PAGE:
Cool your canine: 8 tips for cooling your hot dogs
The coolest tips for the hottest dogs
With the growth in pet ownership showing no signs of slowing down, new homes builder Miller Homes has joined forces with animal welfare charity Blue Cross to reveal the top eight things every dog owner should know ahead of a number of forecasted heatwaves in June.
When it gets hotter, dogs can not only feel more uncomfortable, but their risk of sunburn, skin cancer and even a fatal heatstroke can massively increase. First-time owners might not be aware of summer flowers which are toxic to dogs, and the fact that they should never leave their dogs alone in the car – even for a few minutes.
The research comes after lockdown prompted a surge in new dog owners, with market and consumer research portal, Statista, reporting that the number of dogs bought and adopted in the UK increased by more than three million in just two years.
Miller Homes has joined forces with Karly Smith, animal behaviourist at animal welfare charity Blue Cross, to offer advice to the new influx of dog owners as the weather warms up:
1 – Never leave your dog in the car alone
Cars can heat up within minutes, so never leave your dog alone in a car, even if all the windows are open. The temperature inside of a parked car can increase rapidly, leading to dogs becoming dehydrated within moments. If you see a dog alone in a car on a hot day, you should call 999.
2 – Be wary of summer flowers and house plants
Many common house plants are toxic for dogs. Some plants which are dangerous include aloe vera, holly, lilies, spider plants and herbs which you’re likely to grow, such as rosemary. But as it gets warmer, you should also take steps to avoid your canine getting closer to summer plants which can also be toxic. This includes azaleas, cyclamen roots, elderberries, foxgloves, hyacinths and rhododendrons.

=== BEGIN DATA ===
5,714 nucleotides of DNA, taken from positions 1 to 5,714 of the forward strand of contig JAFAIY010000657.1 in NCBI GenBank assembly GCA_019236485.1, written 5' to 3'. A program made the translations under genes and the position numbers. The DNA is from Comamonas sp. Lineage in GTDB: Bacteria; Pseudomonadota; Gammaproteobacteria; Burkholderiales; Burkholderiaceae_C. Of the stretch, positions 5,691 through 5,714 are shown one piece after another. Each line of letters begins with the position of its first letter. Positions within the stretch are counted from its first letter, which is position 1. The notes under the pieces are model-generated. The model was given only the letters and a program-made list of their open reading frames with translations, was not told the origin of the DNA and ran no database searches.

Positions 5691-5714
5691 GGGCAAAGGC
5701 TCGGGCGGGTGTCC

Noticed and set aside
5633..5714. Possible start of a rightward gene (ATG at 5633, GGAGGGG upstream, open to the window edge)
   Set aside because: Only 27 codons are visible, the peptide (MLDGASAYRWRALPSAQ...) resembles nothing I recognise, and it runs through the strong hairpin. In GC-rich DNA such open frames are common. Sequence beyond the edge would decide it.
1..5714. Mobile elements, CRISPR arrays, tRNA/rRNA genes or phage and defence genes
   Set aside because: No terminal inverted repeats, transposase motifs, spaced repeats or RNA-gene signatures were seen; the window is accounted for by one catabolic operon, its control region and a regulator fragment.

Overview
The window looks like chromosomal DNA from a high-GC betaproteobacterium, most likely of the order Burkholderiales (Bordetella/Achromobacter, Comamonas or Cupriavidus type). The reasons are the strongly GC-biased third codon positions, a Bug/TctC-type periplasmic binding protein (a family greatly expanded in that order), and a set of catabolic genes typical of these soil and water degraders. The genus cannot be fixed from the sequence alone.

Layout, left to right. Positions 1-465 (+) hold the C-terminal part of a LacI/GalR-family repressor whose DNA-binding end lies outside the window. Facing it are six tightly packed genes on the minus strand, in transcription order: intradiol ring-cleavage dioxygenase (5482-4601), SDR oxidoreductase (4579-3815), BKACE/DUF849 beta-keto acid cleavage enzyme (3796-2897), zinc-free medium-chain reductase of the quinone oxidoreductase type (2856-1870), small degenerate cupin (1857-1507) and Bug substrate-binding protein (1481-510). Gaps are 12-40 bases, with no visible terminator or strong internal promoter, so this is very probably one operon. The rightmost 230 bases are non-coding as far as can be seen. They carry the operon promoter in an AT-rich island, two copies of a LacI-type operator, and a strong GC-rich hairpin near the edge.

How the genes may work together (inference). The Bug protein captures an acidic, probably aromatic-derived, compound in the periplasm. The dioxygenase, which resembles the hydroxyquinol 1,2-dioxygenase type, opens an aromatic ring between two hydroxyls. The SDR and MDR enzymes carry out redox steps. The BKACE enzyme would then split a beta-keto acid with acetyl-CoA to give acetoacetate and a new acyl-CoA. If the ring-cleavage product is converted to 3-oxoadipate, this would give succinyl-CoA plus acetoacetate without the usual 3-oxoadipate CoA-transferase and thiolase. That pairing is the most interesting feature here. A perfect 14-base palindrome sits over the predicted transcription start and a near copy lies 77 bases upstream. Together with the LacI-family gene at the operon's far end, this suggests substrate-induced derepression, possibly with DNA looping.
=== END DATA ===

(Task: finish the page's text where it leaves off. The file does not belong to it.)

3 – Don’t take them for midday walks
Even if your dog is an active one, avoid walking them between 11am and 3pm. Ideally, go for their strolls in the cool of the early morning or evening, to avoid your dog being too exposed to the heat. Ensure that they stay in the shade for as long as possible too.
4 – Check the heat of the pavement with your fingers
Many of us know how hot the sand on a beach can feel when you’re walking barefoot on a hot day – but for dogs in summer, this can be all too common when walking on the pavement every day. The ground can be hotter than the air around us as it absorbs heat fast, risking the chances of your pooch burning their paws. Simply check the pavement with your hand for a few seconds before they set foot on it – if it’s too hot for you to touch for seven seconds, don’t let them suffer.
5 – Owners of bulldogs, pugs and boxers should be extra wary
Brachycephalic breeds, or flat-face dogs such as boxers, French bulldogs, pugs and cavalier King Charles spaniels can really struggle in the heat and are more likely to suffer from heatstroke. They can find it hard to breathe at the best of times due to their short snouts, but can especially struggle when it’s warmer to cool down and regulate their body temperature.
6 – Avoid blue-green algae
If there’s blue-green algae floating on an area of water, keep your dog away from going in to cool off. This is highly toxic and can cause diarrhea, nausea and breathing difficulties. Blue-green algae can make the water appear green or blueish, or in brown clumps. If you’re even slightly worried that the water might contain the algae, it’s best to steer clear of it.
7 – Purchase a paddling pool
While your pooch might not be able to exercise in the middle of the day outside, don’t prevent them from having their play time! Invest in a paddling pool, or even a hose for them to play with, so they can splash about in the water and have endless fun.
8 – Freeze treats into ice cubes
Everyone loves an ice lolly on a hot day – dogs included. Take their favourite treats and pop them into water in an ice cube tray to refresh them as and when they need a cool down.
Anne Marie Britton, Group Sales and Marketing director at Miller Homes, said: “Following the various lockdowns which initially fueled the rise in dog ownership, the move to hybrid and remote working has helped more people decide to get a dog.
However, bringing a new dog or puppy into your home is not a simple task, and with the weather expected to get hotter as we approach the summer months, dogs can become uncomfortable in the heat, which can quickly become dangerous for them. This is why we asked Blue Cross to provide these key tips to help make the summer months safe and secure for your canine friends.”
Readers can find out more advice about how to help your new dog here: https://millerhomes.co.uk/blog/2022/march/ten-ways-to-puppy-proof-your-home.aspx website.
To find out more about dogs which are waiting for a home, visit https://www.bluecross.org.uk/rehome/dog